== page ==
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 Tuesday, October 10, 2006 IssueFaculty/Staff E-Newsletter


CU-Boulder's Raimy Psychology Clinic Provides Therapy to Campus Community
By Greg Swenson, News Services

For many people suffering from depression, anxiety or relationship problems, sometimes it feels as if there is nowhere to turn. At CU-Boulder, faculty, students and staff who feel they may need therapy can contact the Raimy Psychology Clinic.

Founded in 1960 and located in the Muenzinger Psychology building, the clinic operates as a training facility for advanced graduate students in the clinical psychology doctoral program. Each year 16 to 20 graduate students work at the clinic under the supervision of licensed clinical psychologists from CU or the local community.

"A large percentage of our clients are people who don't have insurance and can't afford treatment, or don't want to go through their insurance," said Emily Richardson, a clinical neuropsychologist and the associate director of the clinic. "We are one of the few places in Boulder County that offers this kind of service at a low fee."

People seeking treatment for depression are the clinic's most common patients. Nationally, it's estimated that at least 10 percent of the population each year suffers from clinical depression, of which little over half receive treatment, according to Richardson.

"One of the big reasons we believe people don't seek treatment is there is still a stigma about depression, and people also feel they can overcome it on their own," Richardson said.

"The truth is depression causes a great deal of pain and suffering and numerous studies have shown that it is associated with high rates of morbidity and mortality," she said. "In addition to people who commit suicide because of depression, there is also high rates of heart disease and other health problems in people who are depressed and don't receive treatment. So there are a number of reasons why it's important to identify and treat depression."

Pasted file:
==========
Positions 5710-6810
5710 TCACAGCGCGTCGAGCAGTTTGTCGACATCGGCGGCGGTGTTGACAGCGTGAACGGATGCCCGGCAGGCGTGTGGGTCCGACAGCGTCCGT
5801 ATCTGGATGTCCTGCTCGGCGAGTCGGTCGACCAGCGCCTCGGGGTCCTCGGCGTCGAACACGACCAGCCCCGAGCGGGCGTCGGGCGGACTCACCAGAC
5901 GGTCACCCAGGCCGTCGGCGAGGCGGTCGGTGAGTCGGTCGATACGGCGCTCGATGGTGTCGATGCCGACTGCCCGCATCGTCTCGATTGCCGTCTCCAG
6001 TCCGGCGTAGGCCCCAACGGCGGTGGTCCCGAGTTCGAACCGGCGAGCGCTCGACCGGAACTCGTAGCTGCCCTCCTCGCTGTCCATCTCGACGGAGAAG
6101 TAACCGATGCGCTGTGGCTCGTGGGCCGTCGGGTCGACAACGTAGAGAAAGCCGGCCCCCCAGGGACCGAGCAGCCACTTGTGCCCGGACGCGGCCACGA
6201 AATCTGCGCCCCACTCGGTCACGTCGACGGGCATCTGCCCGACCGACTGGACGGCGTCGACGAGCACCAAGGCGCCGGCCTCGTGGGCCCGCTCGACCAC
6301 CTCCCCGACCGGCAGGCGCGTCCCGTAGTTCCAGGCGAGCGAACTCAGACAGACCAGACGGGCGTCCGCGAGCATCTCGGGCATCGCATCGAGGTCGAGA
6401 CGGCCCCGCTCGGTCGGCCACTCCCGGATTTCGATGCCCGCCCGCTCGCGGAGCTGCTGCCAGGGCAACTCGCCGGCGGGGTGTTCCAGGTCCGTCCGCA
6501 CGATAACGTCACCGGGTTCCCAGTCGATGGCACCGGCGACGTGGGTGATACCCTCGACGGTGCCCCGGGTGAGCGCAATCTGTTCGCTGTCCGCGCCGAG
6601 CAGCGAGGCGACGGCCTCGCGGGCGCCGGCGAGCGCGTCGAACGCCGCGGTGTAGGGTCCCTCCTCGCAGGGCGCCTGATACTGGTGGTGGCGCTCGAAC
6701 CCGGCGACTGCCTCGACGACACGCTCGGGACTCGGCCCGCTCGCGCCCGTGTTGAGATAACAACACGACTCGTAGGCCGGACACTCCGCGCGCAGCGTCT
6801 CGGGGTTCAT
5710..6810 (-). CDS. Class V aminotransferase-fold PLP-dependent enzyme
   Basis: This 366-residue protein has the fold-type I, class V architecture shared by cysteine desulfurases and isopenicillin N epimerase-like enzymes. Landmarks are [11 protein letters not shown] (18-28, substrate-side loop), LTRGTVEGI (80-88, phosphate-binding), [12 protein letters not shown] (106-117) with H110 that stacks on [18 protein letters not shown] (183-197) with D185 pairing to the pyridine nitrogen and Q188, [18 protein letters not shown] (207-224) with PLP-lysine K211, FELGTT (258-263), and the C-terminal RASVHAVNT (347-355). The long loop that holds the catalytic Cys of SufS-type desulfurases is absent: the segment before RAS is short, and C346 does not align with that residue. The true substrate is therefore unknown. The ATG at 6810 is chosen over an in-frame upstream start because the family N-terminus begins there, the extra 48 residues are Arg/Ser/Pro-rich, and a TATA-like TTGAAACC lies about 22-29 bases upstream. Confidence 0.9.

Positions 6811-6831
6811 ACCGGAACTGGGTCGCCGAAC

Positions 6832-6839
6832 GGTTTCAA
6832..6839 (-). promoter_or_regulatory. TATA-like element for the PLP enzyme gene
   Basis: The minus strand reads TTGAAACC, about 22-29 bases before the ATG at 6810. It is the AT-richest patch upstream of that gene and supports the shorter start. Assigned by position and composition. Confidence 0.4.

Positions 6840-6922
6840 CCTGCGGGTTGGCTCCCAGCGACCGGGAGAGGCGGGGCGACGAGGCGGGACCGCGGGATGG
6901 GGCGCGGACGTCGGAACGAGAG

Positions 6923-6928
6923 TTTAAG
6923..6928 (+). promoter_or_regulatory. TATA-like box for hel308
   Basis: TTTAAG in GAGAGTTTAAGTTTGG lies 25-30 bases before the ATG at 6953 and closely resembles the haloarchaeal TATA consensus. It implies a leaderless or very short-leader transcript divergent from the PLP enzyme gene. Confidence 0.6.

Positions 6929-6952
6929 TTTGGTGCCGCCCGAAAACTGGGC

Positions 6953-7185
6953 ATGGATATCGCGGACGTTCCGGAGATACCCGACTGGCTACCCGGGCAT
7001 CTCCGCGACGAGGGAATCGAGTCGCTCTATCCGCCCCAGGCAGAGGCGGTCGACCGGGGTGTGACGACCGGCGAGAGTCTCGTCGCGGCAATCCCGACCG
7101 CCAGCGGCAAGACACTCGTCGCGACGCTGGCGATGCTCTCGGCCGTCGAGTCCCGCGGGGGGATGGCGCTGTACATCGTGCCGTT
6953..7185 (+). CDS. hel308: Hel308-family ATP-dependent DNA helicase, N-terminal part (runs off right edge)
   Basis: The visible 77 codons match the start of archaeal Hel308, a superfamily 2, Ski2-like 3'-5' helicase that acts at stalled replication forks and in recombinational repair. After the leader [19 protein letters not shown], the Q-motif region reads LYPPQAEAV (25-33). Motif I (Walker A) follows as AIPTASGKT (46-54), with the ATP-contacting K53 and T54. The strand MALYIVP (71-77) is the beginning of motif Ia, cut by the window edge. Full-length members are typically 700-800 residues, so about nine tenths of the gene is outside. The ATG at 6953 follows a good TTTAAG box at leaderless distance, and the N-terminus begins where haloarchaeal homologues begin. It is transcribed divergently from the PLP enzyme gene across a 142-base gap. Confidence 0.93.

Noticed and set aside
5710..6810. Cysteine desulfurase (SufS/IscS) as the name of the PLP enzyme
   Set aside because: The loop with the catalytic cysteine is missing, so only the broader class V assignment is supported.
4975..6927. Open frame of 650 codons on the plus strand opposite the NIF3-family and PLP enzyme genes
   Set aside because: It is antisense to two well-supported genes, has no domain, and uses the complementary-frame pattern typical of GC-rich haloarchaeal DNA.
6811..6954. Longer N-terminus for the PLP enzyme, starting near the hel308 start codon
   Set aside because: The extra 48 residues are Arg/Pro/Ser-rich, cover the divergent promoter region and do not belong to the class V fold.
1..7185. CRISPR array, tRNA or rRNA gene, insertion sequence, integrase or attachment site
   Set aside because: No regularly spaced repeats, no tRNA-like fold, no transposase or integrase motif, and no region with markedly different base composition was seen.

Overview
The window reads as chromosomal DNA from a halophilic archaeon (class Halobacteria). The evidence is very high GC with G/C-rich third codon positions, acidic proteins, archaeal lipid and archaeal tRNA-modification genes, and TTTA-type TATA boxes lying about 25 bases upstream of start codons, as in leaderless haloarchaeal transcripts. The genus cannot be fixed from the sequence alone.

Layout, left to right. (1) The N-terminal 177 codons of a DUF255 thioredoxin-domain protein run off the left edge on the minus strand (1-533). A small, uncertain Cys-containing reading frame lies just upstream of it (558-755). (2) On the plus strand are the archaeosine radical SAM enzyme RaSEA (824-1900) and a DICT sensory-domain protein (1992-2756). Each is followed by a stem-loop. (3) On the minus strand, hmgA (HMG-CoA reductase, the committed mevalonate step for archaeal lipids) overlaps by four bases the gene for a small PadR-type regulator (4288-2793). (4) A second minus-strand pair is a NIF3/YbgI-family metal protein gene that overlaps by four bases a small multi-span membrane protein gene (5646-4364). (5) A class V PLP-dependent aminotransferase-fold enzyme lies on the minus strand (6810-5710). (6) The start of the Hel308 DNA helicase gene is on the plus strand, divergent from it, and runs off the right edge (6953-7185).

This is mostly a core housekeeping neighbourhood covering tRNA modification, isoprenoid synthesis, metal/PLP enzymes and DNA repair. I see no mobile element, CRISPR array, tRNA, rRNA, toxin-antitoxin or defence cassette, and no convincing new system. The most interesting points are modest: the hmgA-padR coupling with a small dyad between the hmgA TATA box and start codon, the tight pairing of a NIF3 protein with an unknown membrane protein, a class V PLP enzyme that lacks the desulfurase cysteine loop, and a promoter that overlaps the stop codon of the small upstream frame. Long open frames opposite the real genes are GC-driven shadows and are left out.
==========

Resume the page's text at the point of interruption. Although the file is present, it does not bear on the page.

To be diagnosed as depressed, a person has to exhibit either a depressed mood or a loss of interest or pleasure in their usual activities, and then have at least four additional symptoms, according to Richardson.

Symptoms vary from person to person. (see sidebar)

"If somebody feels they need therapy and are interested in coming to the clinic, they should call the intake coordinator who can discuss the treatment options," Richardson said.

The Raimy Psychology Clinic provides services for people with depression, anxiety, panic attacks, eating disorders and relationship issues, and is also open to the Boulder community.

About half of its clients are CU-Boulder students, staff and faculty. Its services are offered on a sliding fee scale, with students paying a $15 hourly fee, while faculty and staff receive a 50 percent discount.

For more information about the clinic or to set up an appointment contact Natalie Whiteford, the intake coordinator, at 2-5177 or visit the website.

Thursday, Oct. 5 was National Depression Screening Day.

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